Perhaps I may make a plea to the noble and learned Lord following upon the remarks of the noble and learned Lord, Lord Ackner, in relation to those on income support. They are now exempt. But there are means-tested classes within our community whom I want to mention in particular. They are those in receipt of jobseeker's allowance, disability working allowance, and family credit in those cases which are not family cases by way of the type of jurisdiction that the person concerned is trying to have exercised. If they are family cases, there is an exemption. I want to plead with the noble and learned Lord--although in his case I do not need to be of an unnecessarily pleading mind, because he will have these considerations very much in his concern. I ask that urgent consideration be given to exempting those who, I repeat, are means-tested from the increases that have taken place. Indeed, I want them, as I believe will your Lordships, to be completely exempted. Very apposite quotations were made by the noble and learned Lord. Since he referred to the case of in re Witham, I wish to quote Mr. Justice Laws, who delivered the main judgment in that case. He said:

    "The right to a fair trial which of necessity imports the right of access to the court is as near to an absolute right to any which I can envisage".

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Perhaps I may repeat, very humbly, the words of that very learned judge and hope that the House will endorse that judgment and that the noble and learned Lord will act within its spirit.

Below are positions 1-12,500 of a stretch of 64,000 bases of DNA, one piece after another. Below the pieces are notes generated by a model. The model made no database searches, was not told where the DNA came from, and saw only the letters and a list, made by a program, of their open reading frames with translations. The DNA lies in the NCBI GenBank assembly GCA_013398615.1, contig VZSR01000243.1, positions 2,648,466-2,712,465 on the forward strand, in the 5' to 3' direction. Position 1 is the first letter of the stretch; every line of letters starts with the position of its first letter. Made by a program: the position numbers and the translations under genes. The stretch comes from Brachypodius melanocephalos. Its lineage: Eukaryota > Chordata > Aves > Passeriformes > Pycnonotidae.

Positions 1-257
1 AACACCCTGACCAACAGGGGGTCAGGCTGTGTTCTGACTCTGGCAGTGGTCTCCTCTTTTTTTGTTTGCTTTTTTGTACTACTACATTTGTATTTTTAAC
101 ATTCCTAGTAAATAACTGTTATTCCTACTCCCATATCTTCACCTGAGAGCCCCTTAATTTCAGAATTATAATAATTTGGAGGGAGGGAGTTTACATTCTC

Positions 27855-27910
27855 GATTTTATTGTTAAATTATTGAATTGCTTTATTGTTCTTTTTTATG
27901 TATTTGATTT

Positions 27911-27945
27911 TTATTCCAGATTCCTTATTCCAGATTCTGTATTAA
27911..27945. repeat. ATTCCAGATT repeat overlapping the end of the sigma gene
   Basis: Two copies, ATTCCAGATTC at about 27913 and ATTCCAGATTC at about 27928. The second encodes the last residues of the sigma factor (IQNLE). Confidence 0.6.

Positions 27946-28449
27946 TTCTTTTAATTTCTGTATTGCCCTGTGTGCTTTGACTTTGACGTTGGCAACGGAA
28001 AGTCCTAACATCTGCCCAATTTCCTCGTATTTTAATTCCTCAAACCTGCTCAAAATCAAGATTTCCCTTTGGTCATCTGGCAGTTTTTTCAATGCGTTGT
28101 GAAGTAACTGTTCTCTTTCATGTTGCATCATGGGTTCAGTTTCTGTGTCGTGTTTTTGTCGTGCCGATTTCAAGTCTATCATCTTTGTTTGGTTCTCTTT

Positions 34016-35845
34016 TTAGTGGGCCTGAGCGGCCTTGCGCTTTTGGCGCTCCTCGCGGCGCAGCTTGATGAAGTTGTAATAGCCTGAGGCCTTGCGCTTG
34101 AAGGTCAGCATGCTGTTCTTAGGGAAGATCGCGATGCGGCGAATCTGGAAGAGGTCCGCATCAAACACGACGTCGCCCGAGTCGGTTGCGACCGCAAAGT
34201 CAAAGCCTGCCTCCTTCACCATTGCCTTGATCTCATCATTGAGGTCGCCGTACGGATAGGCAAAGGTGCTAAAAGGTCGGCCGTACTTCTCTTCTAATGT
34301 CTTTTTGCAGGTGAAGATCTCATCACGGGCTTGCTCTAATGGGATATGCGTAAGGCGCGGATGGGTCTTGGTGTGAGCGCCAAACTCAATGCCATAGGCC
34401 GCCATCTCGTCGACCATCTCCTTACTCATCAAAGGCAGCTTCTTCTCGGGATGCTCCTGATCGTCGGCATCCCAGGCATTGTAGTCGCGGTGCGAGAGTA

6.14 p.m.

Lord Hacking: My Lords, we are all grateful to the noble and learned Lord, Lord Ackner, for introducing this timely debate. It is timely not only because of the vast recent increase--in January this year--in court fees; but also because of the speech that the noble and learned Lord made at the annual conference of the Bar of England and Wales on 28th September last year, a speech to which he referred in his remarks during the Second Reading debate on the Civil Procedure Bill on 5th November last year. Perhaps I may remind the noble and learned Lord of what he said:

    "an incoming [Labour] government would immediately undertake a wide-ranging review both of the reform of the civil justice system and of civil legal aid. That review would include the noble and learned Lord's reports"--

that is, the reports of the noble and learned Lord, Lord Woolf.

    "That remains the position of the Opposition. A rigorous cost-benefit analysis there must be ".--[Official Report, 5/11/96; col. 611.]

Before I go any further, I should declare an interest. I am President of the Civil Court Users' Association, formerly the County Court Users' Association, which is chiefly concerned with consumer judgments and debts. I therefore much look forward to hearing where the noble and learned Lord is on this immediate, wide-ranging review of the civil justice system.

I believe that the noble and learned Lord, Lord Woolf, and his colleagues have put their finger on the right button. In its interim report, the Woolf Committee stated:

    "The problem of cost is the most serious problem besetting our litigation system".

In Chapter 7, on page 78 of the final report, the noble and learned Lord, Lord Woolf, and his colleagues said:

    "Fear of costs deters some litigants from litigating when they would otherwise be entitled to do so and compels other litigants to settle their claims when they have no wish to do so. It enables the more powerful litigant to take an unfair advantage of the weaker litigant. The scale of cost per case has an adverse effect on the scope of the legal aid system. It also adversely affects the reputation of our civil justice system abroad".

The cost of litigation has therefore been a subject of increasing concern since I began practising some 34 years ago, and in recent years it has been of escalating concern.